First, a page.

Defining Reasoning and Proof
 Introduction | Deductive Reasoning | Proof by Contradiction | Inductive Reasoning | Proof by Mathematical Induction | The Teachers' Role | Your Journal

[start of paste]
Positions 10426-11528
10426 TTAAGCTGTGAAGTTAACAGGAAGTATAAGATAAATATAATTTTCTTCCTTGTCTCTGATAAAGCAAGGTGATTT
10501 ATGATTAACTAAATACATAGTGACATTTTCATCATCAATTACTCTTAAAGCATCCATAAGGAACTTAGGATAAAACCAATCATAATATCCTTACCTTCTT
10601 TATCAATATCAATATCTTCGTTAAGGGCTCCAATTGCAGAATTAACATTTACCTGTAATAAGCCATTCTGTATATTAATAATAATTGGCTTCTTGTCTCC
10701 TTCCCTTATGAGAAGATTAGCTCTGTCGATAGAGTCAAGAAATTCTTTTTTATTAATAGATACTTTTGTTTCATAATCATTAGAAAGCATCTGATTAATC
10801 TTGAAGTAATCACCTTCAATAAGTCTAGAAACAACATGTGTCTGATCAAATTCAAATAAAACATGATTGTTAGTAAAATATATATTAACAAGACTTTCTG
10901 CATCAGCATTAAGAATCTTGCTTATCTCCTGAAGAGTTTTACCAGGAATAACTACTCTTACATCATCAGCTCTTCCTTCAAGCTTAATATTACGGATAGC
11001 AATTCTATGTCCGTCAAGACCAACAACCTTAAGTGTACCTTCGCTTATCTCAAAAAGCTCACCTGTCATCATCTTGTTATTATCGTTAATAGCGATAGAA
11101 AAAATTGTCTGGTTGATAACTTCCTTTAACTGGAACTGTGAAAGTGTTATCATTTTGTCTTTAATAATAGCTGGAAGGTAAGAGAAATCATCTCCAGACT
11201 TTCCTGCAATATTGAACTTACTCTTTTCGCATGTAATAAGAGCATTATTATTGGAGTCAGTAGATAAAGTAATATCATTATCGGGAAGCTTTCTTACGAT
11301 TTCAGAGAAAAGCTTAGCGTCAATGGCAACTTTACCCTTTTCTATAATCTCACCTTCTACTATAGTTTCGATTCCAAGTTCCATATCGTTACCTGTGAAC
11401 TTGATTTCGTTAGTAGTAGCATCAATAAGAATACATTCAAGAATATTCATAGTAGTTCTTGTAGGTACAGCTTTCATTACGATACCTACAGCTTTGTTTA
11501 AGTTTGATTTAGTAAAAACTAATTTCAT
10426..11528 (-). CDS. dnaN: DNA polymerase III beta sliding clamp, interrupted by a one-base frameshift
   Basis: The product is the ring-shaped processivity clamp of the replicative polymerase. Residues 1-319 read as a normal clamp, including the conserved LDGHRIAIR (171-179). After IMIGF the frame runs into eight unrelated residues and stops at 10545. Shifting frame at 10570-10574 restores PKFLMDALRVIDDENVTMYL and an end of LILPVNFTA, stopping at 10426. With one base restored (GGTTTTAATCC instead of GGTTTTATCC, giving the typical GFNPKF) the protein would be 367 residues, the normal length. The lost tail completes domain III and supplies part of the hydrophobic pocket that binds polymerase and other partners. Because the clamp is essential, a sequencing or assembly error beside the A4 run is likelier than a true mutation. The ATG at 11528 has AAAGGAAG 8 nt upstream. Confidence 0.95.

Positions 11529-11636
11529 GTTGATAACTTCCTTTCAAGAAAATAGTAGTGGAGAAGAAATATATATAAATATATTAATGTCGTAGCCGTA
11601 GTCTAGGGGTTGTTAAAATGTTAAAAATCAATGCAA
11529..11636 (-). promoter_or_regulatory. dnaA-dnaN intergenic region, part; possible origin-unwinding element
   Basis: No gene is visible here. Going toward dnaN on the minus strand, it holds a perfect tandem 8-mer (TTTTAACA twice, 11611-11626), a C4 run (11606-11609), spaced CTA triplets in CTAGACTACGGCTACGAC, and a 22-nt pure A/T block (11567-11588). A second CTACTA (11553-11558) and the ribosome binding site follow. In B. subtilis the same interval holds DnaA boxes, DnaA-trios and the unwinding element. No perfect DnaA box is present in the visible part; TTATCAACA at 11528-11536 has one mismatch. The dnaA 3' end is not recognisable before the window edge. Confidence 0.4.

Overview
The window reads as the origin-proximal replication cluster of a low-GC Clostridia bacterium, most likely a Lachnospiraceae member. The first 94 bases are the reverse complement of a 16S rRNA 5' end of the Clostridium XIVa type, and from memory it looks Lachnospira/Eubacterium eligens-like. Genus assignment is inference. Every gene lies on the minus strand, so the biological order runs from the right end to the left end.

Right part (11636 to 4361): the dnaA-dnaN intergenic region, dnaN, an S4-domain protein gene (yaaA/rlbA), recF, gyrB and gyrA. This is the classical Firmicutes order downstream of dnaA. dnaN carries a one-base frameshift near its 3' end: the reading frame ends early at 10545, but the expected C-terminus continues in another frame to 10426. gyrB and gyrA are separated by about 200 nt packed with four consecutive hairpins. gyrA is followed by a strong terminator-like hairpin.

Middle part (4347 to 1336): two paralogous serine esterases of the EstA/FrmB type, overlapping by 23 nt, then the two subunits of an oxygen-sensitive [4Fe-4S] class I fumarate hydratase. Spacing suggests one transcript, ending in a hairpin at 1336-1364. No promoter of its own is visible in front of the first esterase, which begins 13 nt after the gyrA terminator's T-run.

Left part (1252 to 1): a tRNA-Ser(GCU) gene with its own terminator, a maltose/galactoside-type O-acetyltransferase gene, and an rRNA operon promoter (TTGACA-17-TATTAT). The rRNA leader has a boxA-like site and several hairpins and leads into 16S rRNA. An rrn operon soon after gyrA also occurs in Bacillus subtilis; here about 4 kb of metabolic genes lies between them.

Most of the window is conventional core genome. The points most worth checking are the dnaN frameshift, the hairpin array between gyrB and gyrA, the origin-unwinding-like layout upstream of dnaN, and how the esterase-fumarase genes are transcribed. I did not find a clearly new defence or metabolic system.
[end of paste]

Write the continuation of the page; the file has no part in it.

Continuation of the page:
One key basis for mathematical thinking is deductive reasoning. An informal, and oft-sited example of deductive reasoning, borrowed from the study of logic, is an argument expressed in three statements: Socrates is a man (1), All men are mortal (2), therefore, Socrates is mortal (3). If statements (1) and (2) are true, then the truth of (3) is established. To make this simple example mathematical, we could write: Eight is divisible by two (1), Any number divisible by two is an even number (2), therefore, Eight is an even number (3). This is deduction in a nutshell: given a statement to be proven, often called a conjecture or a theorem in mathematics, valid deductive steps are derived and a proof may or may not be established. Deduction is part of all the mathematics we teach and learn and not only when we work with formal proof, such as the proof students were developing in the inscribed triangle problem in the first section of this course. Students are using deductive reasoning when they simplify terms in an Algebra I expression, as surely as they are using it when inspecting a complex trigonometric graph. Likewise, this type of reasoning is embedded in the problem solving practices discussed earlier in this course. When we reformulate a problem or make a diagram, for instance, we are often using deductive reasoning. The fluent use of mathematical procedures outlined in the content standards relies on deduction. In fact, this type of reasoning is so omnipresent in mathematics, it may seem odd to highlight it as something for special attention. The challenge comes when we ask students to see their work as deductive reasoning and to add the requirement that they think independently about the more abstract concept of proof. Students are ready, sometimes even eager, to work with deductive reasoning within the procedural context of a problem with defined terms and structured outcomes. And to be sure, procedural fluency is a goal of mathematics instruction. However, mathematics outside of the classroom often does not come in such neat packages. There the demand isn't to just apply a pre-determined procedure fluently, but to analyze the problem to find what is to be reasoned about, establishing what is known and not known, formulating that into the correct conjecture, and reasoning about that conjecture. This kind of work, by necessity, requires careful and rigorous use of terminology, mathematical definition, justification, and logical principles. And it is the sort of deductive work which students should be able to at least evaluate if not create for themselves independently. This is one argument why this standard is important. Watch the video segment (duration 0:46) at left to hear reflections from educators Larry Davidson and Martha Brown.
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